I have no preconceived idea of Milan, except for some B&W industrial images by Gabriele Basilico.

August 31st, 2014, 8pm

And a flickr contact’s photos of the characters on his daily commute. Someone has told me Milan is sexy. A google image search throws too many too bright high dynamic range images of the Duomo di Milan. The consequence of my unorganized approach to the city is that I spend most of the first day wandering in the August heat and not making much headway either on the major tourist sites, or on my sought imaginary industrial landscape populated by fashionable people.

I do start to get oriented and to have a sense of place, by streetcar and on foot. Hungry and thirsty, I stop at a small pizza joint in a rough seeming area; I think a hydrating cola and slice of pizza for 5€, if not healthy, is at least a reasonable deal. A whole pizza arrives. I’ve used priceline to book a hotel, which the site says is 4 stars. Its 1.8km from a train station and in a declining area. The saving grace is an effusive desk clerk and a endlessly formally polite waiter. I warm to the place and it’s 30min tram ride from central Milan.

There seem a disproportionate number of beautiful Italian woman and men.

I figure the city maps to concentric circles, after my initial scout. The centre around the remarkable white marble Duomo di Milan is touristic and dense with expensive but tasteful shops. The secondary ring includes parks, alcove vending machines, and low rise buildings, none seemingly newer than the last decade. And many architecturally fine office and apartment blocks. I feel I am on a film set. The third ring, which I have so far just glanced, is industrial and suburban.

I enjoy waiting, futilely since I’ve foolishly not brought my passport, for the shared bicycle system token and the free ‘Commune di Milan’ wifi pass. The long queue at an information office, the seemingly erratic closing times - I suspect would be tedious; but for now they are a view into the city. I imagine a socialist city state, in the best sense of taking care of the citizenry. But I don’t know how the economic crisis has worn the country, and how viable my utopian projection is.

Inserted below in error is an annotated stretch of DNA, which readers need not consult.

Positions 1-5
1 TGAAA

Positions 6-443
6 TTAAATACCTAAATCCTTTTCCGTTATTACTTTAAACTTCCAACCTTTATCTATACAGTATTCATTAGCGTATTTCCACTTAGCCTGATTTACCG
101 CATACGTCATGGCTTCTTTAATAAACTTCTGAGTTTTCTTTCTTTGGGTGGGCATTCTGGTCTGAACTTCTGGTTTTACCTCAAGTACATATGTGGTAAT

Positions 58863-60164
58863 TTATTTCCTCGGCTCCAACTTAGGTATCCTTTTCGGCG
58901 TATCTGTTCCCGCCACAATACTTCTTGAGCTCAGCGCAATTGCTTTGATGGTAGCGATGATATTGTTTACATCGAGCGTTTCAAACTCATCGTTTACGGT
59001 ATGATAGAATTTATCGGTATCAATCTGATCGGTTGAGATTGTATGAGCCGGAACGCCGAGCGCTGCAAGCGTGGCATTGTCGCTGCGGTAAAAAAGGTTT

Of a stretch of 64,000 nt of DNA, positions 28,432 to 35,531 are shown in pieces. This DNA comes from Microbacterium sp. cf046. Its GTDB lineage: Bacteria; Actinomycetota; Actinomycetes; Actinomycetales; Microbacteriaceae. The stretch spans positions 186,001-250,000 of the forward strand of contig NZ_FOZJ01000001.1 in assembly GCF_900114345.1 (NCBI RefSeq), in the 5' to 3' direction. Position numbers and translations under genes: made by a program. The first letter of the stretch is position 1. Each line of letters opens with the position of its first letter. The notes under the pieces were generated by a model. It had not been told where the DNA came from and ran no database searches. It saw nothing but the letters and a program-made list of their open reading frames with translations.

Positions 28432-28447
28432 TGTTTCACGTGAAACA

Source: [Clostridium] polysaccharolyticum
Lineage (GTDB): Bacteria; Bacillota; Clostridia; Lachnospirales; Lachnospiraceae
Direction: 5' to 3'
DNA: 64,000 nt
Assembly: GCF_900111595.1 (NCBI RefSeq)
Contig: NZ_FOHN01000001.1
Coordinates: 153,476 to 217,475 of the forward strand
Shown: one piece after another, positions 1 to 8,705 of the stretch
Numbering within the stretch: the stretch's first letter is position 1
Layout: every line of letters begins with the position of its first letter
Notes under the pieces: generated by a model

Near the Nivigli Canal I find a bar and enjoy aperitivos’ and a Cuban beer. There are low slung outdoor cushioned benches. People come and go in couples and pairs. I keep trying to place why it seems so fashionable here; to be sure there is wealth, especially in the central zone. But there is also just a sense of relaxed style. Path dependence seems to mean an elevated sense of dress. Men wear jackets.

Photographic notes:

Luca Napoli’s Commute, on Flickr

Gabriele Basilico I , Gabriele Basilico II

Daniel, David Wade and Sanna said thanks.

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Peter Morgan

Lots of travel, still trying to capture the moments with photos, every so often inspired to take the roughly written notes and put them on air.

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